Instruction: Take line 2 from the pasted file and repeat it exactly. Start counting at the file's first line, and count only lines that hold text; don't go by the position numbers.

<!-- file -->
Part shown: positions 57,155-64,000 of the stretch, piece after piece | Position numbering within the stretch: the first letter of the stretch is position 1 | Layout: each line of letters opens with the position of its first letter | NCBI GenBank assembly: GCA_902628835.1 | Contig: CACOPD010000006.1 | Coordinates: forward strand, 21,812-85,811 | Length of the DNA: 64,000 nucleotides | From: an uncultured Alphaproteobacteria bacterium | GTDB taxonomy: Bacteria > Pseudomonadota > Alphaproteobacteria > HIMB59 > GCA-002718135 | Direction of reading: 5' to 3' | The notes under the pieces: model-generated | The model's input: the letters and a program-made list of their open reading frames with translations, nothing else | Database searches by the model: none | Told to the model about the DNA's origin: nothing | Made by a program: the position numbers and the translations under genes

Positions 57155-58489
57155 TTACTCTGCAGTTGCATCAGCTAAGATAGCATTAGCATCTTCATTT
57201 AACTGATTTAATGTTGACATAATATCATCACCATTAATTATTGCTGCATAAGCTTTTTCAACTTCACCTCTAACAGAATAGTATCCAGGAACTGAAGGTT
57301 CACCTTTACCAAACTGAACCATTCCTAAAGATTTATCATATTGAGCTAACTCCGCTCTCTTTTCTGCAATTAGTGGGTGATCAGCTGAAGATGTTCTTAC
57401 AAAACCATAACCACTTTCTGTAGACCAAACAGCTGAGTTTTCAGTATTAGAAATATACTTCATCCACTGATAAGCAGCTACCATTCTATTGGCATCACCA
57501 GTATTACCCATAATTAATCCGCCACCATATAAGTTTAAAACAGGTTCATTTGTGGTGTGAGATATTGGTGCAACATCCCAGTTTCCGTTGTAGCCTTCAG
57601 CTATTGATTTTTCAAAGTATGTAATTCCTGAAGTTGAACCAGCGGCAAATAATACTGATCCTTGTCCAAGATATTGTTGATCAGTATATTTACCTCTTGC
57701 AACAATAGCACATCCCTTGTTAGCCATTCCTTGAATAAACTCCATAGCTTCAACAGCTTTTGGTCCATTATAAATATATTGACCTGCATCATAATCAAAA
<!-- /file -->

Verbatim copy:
Positions 57155-58489